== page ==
As a paraprofessional at an elementary school, I assist in leading reading groups in many different grade levels. I show up with books to read and listening ear at the scheduled time.
But sometimes the classes just aren't quite ready for me at the scheduled time. In that case, I sit in the back and glance over my lesson plans one last time as I wait a few more minutes.
But on this particular day, I found myself listening along with (most of) the class.
The third graders--my last class of the day--were listening to their teacher read The Word Collector by Peter H. Reynolds. It's not a very long book, filled with simple words and bright illustrations.
The story centers around Jerome, a boy who (you guessed it) collects words. Any interesting word that strikes his fancy, he jots down on a slip of paper and adds it to his scrapbook. Up to today, he'd always kept his words with other words of their types--big words with other big words, little words with other little words, so on and so forth.
One day, however, he dropped his word collection. And as he picked them up, he realized there were wonderful combinations in them being mixed up. He experiments with different combinations of words, but finds that "the simple words were the most powerful."
Jerome wants to share his words with the world. So he loads up all those little squares of paper, pushes them in a wheelbarrow to the top of a hill, and showers them on the valley below.
It sounds like a simple story, but seriously. Take a minute and find a copy of The Word Collector or look up a read aloud video of it.
We are all just like Jerome. No matter who we are or what we do, we collect words from the moment we're born. It's how we learn to use them.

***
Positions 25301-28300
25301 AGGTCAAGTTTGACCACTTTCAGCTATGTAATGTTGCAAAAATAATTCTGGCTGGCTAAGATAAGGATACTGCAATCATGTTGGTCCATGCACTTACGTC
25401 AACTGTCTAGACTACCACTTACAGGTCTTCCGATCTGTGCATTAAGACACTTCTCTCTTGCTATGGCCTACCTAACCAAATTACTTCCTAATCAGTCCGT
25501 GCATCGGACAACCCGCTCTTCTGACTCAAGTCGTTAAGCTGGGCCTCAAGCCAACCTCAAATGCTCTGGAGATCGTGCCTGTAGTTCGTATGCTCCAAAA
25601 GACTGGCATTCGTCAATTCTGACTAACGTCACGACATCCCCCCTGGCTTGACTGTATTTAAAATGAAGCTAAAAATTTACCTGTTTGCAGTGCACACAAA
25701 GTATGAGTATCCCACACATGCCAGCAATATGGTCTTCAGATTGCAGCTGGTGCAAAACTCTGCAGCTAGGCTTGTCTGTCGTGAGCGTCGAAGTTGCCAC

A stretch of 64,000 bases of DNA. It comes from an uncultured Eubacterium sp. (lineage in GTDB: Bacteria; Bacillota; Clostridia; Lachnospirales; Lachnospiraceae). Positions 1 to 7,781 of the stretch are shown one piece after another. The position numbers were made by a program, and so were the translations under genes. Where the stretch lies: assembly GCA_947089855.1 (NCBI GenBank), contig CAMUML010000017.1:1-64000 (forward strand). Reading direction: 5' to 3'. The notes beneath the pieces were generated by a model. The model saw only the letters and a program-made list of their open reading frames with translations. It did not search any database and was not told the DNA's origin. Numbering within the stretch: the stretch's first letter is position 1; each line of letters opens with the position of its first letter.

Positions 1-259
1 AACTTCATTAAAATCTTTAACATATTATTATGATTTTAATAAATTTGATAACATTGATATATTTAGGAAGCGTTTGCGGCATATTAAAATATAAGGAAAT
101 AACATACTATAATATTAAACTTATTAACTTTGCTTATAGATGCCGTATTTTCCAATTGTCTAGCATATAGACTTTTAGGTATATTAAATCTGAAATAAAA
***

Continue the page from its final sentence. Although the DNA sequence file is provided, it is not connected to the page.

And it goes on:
We collect words we hear. Words we read. Words we think.
We collect beautiful words. Happy words. Sad words. Anxious words. Angry words.
We collect words that should never be said. Words that can tear through a person. And words that make our day.
I wish all words were the kind that could brighten a gray day. But even if we were completely perfect and never thought them ourselves, sad and angry words will still find their way into our collections whether we like it or not.
And whether it's through writing or another method, we want to share our words with the world.
So, a few things I'm remembering from Jerome's tale as share my words.
Simple words are the most powerful. Words like "I'm sorry." "I understand." "Thank you." It may not take an eloquent speech to make the world for someone else. So say the words that need to be said.
You don't have to keep sad or angry words in your collection. We cannot control the words others say to us, but we can control the ones we keep and share.
Shake up your words. Maybe you don't like all the words you have. Maybe they seem flat and boring. Toss them into the air and see what patterns emerge. Look at them in a new way. Use them to create amazing words. Even the words we dislike the most can become something that lifts someone else up.
Lastly, words are meant for sharing. So fling them out on the valley below and listen to what happens. Your words are meant for wonderful places.
*Where could your words go? What are some of your favorite children's books? Share your adventures in the comments!*
Hi, I'm Rachel! I'm the author of the posts here at ProseWorthy. Thanks for stopping by!